OPL invites patrons to take part in the 2022 Reading Challenge, opens a new window! For each challenge, OPL offers suggestions for titles to listen to or read. As you’re working through the challenge, feel free to tag @omahalibrary on Twitter, opens a new window, Instagram, opens a new window, or Facebook , opens a new windowto let us know which read you picked up this month!
To round out the year, the final reading challenge of 2022 is to read a collection of short stories or essays. For anyone with a number of holiday or end-of-the-year events this month, these kinds of books present a great opportunity to read an essay or story a day and still be able to complete your goal. Readers can find a wide variety of genres or narratives in this format.
Literary fiction fans may be interested in “Five Tuesdays in Winter, opens a new window” by Lily King, a collection of stories exploring love and grief or the emotional, surrealist tales in “Men Without Women: Stories, opens a new window” by Haruki Murakami.
If you still have spooky season on your mind, try the chilling horror collections of “Full Throttle: Stories, opens a new window” by Joe Hill or “When Things Get Dark: Stories Inspired by Shirley Jackson, opens a new window” edited by Ellen Datlow.
For cozier thrills, try the holiday-themed “Christmas Card Murder, opens a new window” a collection of stories by three different cozy mystery authors or “Marple: Twelve New Stories, opens a new window” featuring Miss Marple in stories reimagined by 12 current authors.
If you’re looking for romance around the holidays, “Amor Actually: A Holiday Romance Anthology, opens a new window” or “Paris for One and Other Stories, opens a new window” may be just what you need. Other non-holiday themed romance collections include “19 Love Songs, opens a new window” by David Levithan or “Love in Color: Mythical Tales from Around the World, Retold, opens a new window” by Bolu Babalola.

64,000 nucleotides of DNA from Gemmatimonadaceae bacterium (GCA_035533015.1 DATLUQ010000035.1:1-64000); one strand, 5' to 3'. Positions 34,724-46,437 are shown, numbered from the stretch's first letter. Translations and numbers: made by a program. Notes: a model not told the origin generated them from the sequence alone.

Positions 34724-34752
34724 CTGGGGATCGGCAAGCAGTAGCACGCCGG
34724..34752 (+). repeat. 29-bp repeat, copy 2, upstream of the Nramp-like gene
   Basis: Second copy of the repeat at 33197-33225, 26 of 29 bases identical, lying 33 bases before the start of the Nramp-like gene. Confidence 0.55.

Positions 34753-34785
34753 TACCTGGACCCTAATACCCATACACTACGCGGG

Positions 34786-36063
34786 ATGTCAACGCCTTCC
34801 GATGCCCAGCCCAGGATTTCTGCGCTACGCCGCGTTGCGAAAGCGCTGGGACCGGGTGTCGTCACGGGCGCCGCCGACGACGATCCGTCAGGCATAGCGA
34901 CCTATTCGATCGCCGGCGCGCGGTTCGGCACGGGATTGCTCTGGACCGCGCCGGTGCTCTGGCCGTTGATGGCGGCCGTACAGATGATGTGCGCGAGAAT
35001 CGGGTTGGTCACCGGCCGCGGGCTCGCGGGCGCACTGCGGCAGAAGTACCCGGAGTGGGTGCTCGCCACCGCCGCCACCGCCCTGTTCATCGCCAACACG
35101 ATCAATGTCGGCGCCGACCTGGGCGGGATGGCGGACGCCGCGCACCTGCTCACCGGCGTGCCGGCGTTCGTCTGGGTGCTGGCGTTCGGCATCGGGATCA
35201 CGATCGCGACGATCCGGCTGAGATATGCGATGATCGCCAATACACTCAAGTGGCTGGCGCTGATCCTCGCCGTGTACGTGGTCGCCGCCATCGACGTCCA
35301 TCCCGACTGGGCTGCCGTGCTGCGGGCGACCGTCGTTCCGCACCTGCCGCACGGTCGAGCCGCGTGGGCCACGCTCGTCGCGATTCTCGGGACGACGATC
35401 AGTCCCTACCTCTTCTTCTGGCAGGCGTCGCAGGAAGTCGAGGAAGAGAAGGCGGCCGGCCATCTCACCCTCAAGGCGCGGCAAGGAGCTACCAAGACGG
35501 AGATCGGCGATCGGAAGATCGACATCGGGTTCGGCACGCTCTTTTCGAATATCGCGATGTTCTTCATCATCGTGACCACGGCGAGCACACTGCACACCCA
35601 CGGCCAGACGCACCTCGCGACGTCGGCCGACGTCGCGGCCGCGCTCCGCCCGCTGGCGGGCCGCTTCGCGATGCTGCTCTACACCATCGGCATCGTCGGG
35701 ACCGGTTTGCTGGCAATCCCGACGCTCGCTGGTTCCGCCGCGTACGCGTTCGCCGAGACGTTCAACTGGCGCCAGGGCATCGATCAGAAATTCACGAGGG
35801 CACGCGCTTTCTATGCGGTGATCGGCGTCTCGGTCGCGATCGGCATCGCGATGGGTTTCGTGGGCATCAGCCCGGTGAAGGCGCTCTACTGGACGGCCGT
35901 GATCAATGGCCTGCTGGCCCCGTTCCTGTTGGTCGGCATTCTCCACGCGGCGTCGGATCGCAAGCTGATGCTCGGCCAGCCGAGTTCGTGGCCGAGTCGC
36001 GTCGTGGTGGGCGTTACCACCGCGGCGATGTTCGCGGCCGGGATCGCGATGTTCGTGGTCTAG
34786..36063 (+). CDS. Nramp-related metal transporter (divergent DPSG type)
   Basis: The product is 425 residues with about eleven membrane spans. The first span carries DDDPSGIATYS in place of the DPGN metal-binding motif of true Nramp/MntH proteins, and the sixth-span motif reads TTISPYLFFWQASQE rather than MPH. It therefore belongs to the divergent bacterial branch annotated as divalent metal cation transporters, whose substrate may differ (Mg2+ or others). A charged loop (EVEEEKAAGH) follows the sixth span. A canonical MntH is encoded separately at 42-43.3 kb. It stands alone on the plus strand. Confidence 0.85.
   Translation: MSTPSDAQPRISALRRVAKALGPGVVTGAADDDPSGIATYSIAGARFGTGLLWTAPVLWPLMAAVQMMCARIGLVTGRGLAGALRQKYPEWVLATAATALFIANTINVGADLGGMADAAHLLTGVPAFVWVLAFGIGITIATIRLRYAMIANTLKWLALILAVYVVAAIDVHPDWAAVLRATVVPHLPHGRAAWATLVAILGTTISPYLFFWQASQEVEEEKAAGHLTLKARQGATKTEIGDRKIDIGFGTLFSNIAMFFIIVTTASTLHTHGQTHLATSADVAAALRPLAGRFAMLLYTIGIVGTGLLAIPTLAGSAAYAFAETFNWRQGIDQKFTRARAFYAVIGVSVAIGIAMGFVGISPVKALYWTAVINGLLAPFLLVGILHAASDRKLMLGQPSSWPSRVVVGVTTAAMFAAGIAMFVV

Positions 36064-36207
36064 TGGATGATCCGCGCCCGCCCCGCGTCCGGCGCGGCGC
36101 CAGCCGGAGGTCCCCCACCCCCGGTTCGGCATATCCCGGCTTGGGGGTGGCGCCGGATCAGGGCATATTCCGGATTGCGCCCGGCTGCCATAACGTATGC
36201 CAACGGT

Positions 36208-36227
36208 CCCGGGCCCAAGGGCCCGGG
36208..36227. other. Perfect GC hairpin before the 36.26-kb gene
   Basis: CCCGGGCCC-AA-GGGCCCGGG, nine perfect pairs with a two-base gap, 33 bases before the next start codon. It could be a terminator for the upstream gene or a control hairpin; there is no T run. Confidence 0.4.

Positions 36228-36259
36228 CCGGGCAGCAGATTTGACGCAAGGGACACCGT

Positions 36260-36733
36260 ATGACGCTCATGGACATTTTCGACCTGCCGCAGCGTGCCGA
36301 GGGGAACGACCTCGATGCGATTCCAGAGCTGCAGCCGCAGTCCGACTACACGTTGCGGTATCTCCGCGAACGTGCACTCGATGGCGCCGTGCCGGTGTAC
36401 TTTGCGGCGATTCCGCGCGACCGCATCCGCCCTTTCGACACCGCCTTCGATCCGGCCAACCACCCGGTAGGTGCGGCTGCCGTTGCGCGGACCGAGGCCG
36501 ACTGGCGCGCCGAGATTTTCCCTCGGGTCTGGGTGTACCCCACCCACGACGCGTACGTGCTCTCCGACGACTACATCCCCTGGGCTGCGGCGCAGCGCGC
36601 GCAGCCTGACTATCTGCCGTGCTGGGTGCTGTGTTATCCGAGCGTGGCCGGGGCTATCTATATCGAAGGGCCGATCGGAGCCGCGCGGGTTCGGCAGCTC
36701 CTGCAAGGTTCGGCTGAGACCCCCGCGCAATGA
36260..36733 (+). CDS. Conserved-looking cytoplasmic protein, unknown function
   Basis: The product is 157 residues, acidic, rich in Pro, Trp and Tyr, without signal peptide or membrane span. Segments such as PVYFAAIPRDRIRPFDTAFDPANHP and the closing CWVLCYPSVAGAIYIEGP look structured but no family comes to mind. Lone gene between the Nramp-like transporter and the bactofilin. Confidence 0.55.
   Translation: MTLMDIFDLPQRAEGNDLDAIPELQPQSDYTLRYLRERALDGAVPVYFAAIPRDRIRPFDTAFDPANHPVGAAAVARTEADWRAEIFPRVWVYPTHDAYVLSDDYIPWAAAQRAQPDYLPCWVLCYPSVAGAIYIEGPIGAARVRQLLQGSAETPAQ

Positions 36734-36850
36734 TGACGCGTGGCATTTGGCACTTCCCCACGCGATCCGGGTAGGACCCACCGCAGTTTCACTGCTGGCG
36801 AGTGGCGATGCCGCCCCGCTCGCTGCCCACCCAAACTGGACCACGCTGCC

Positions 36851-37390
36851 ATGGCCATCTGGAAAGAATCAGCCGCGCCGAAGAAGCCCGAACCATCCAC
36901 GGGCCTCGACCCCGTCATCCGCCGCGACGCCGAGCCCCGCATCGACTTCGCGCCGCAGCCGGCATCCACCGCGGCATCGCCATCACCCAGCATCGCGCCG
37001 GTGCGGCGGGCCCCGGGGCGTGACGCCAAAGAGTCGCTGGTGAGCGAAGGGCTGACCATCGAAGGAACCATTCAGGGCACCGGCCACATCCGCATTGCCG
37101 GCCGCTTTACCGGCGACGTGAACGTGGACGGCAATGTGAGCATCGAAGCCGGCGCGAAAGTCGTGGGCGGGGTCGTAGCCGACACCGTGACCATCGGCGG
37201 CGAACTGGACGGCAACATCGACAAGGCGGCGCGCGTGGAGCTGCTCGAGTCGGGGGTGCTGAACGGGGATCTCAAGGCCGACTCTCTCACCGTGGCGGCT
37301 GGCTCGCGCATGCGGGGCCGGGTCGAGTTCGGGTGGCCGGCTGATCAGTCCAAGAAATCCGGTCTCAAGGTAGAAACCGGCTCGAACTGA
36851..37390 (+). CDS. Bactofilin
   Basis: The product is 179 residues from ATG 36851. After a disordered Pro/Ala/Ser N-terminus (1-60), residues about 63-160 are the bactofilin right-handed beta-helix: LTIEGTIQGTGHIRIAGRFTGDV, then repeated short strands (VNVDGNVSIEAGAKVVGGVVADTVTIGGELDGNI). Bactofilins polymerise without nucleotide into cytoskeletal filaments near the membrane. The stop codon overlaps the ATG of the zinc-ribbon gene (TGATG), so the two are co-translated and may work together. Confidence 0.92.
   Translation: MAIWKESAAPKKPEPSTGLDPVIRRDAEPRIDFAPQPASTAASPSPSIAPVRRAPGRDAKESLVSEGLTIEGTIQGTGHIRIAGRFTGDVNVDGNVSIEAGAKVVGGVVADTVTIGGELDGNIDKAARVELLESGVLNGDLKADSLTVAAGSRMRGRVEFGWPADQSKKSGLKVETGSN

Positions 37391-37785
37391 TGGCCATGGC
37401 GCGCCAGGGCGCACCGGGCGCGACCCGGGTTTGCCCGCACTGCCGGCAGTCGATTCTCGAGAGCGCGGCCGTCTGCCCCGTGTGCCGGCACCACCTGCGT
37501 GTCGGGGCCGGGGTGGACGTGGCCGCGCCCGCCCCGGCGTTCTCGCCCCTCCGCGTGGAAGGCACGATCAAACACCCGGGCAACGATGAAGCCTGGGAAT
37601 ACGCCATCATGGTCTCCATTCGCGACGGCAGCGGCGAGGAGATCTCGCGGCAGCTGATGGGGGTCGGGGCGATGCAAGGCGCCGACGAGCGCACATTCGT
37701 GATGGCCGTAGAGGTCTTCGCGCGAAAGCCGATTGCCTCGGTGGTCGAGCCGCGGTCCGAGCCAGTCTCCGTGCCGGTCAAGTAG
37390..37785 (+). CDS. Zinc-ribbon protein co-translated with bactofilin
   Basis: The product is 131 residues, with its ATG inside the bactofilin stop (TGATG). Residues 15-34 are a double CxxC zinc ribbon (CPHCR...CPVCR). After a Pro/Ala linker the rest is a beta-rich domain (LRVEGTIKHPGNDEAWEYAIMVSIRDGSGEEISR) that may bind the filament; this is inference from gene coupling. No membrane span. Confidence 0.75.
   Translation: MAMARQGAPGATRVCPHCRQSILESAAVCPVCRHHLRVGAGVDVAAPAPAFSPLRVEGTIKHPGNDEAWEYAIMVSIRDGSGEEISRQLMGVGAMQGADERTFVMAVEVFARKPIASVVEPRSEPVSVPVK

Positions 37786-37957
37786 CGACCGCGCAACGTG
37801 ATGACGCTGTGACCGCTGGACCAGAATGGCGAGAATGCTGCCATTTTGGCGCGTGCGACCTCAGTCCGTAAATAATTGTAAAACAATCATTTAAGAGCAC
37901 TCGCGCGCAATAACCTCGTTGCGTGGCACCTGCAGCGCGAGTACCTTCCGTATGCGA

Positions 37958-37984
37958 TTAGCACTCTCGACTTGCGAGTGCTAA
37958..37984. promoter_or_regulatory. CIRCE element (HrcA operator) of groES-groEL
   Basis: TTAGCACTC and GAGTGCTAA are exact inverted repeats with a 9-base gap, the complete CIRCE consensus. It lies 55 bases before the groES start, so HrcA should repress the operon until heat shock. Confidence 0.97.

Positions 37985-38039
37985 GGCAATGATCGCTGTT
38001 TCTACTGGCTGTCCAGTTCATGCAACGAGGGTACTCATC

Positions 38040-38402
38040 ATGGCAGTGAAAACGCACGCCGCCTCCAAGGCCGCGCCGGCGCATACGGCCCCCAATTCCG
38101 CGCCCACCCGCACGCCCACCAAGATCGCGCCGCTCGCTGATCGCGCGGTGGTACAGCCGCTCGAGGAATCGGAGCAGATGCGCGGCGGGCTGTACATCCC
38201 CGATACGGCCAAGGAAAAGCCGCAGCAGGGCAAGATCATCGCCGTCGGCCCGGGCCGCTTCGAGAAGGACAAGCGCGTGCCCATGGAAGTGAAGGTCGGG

Science fiction and fantasy lovers could try “The Hidden Girl and Other Stories, opens a new window” by Ken Liu, “Honeycomb, opens a new window” by Joanne Harris or “Speculative Fiction for Dreamers: A Latinx Anthology, opens a new window.”
A few recent autobiographical essay collections include “These Precious Days: Essays, opens a new window” by Ann Patchett, “You Can’t Be Serious, opens a new window” by Kal Penn and “You Got Anything Stronger?: Stories, opens a new window” by Gabrielle Union, a follow-up to her 2017 collection “We're Going to Need More Wine: Stories That are Funny, Complicated, and True, opens a new window.”
Jia Tolentino’s cultural criticism in “Trick Mirror: Reflections on Self-delusion, opens a new window” or the five-star ratings John Green gives to a variety of things in “The Anthropocene Reviewed: Essays on a Human-centered Planet, opens a new window” could work for those looking for nonfiction narrative essays.
A few Omaha Public Library staff favorites include the translated story collections of “The City of Mist: Stories, opens a new window” by Carlos Ruiz Zafón and “Life Ceremony, opens a new window” by Sayaka Murata. Staff also enjoyed “If You See Me, Don’t Say Hi, opens a new window” by Neel Patel, “Bliss Montage, opens a new window” by Ling Ma, “Cleave, opens a new window” by Holly Pelesky, “Reunion Beach: Stories Inspired by Dorothea Benton Frank, opens a new window” and “Wild Tongues Can’t Be Tamed: 15 Voices from the Latinx Diaspora, opens a new window.”
For more ideas check out this list, opens a new window or request a custom reading list or book bundle, opens a new window.
You may submit your completed reading log online or return a completed tracking sheet to any OPL branch to receive a pin and to be entered into a drawing for some fun literary-themed prizes! All completed tracking sheets or online challenge form entries must be received by December 31, 2022, to be entered into the prize drawing.